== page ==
Pediatric pulmonologists specialize in treating children who suffer from respiratory disorders, such as asthma or chronic bronchitis - these doctorss may provide care in inpatient or outpatient settings.

Watch an Overview of Pediatric Pulmonology

About Pediatric Pulmonology

Pediatric pulmonology is a highly specialized field of pediatric medicine focused on the care of infants, children and adolescents suffering from pulmonary disorders, such as lung disease and related conditions. These physicians may provide care in either an outpatient or inpatient setting, often working as part of a multidisciplinary medical team. Children suffering from conditions such as cystic fibrosis, lung disease, apnea, asthma, pneumonia, chronic bronchitis and other pulmonary conditions may be referred to the services of a pediatric pulmonologist.

Pediatric pulmonologists are uniquely trained to care for pulmonary diseases in children. Because every facet of these diseases can differ from their counterparts present in adults, the necessity of seeking out treatment from a pediatric pulmonologist is paramount. Because pulmonary disorders can create or exacerbate other medical conditions, proper care of these disorders by a pediatric pulmonologist is vital.

When diagnosing children for pulmonary complications, a pediatric pulmonologist may perform a wide range of diagnostic tests. For example, these physicians may employ spirometry tests to gauge the child’s lung capacity, sweat tests to look for signs of cystic fibrosis, general exercise tests to gauge the respiratory strengths/weaknesses of the child, as well as many other tests and procedures that help the physician arrive at a diagnosis.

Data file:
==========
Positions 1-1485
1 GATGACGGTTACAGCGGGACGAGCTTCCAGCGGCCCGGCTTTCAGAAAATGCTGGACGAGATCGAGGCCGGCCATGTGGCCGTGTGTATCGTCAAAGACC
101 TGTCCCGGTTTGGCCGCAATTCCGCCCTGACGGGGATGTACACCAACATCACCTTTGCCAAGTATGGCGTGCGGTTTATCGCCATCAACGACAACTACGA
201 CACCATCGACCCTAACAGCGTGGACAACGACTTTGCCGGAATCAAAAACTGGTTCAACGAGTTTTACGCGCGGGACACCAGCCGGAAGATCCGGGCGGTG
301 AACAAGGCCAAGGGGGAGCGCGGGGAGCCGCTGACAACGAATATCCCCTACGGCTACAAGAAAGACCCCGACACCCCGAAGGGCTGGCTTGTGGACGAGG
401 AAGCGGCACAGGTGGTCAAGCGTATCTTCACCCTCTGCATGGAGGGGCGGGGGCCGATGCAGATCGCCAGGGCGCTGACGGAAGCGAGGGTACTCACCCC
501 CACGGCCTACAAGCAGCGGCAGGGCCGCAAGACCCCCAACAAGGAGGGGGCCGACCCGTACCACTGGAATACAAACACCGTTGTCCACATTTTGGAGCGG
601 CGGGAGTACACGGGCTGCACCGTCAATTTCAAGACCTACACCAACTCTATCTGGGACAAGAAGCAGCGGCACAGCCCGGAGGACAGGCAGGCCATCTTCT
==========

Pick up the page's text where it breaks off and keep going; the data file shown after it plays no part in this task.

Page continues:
Pediatric Pulmonology Education & Training

Pediatric pulmonologists gain the necessary training to treat children for respiratory and related complications throughout many years of intense study and clinical practice. After graduating with a bachelor’s degree that is usually concentrated in the sciences, the student must attend four years of medical school. During medical school, the student is exposed to the general facets of a medical education through classroom study, laboratory exercises and the treatment of patients in clinical settings.

After graduating from medical school with either an MD or DO medical degree, the physician must enter into a three year residency in pediatrics. During residency training, the physician gains valuable knowledge and experience with regard to the general medical treatment of children. Because children require care that is much different from that of an adult, the pediatric residency will allow the physician to hone the skills and knowledge that will translate into the professional provision of care for a wide range of diseases and illnesses found in children. During the residency, the physician will provide care and perform research under the guidance of a team of experienced physicians.

After completing a residency in pediatrics, the physician must enter into a pediatric pulmonology fellowship, which will provide the clinical experience and knowledge necessary to provide treatment as a pediatric pulmonologist. As a fellow, the physician will complete medical research pertinent to the field, as well as clinical rotations performing diagnosis and treatments for children suffering from respiratory disease. Fellows are expected to provide care in both inpatient and outpatient settings, diagnosing and treating children suffering from diseases such as asthma, cystic fibrosis and pulmonary infections, among many others. After completing fellowship training, they physician is fully trained to practice as a pediatric pulmonologist, and may seek board certification from the American Board of Pediatrics in the subspecialty of Pediatric Pulmonology. Like all physicians, pediatric pulmonologists are required to secure a medical license from the state(s) in which they practice.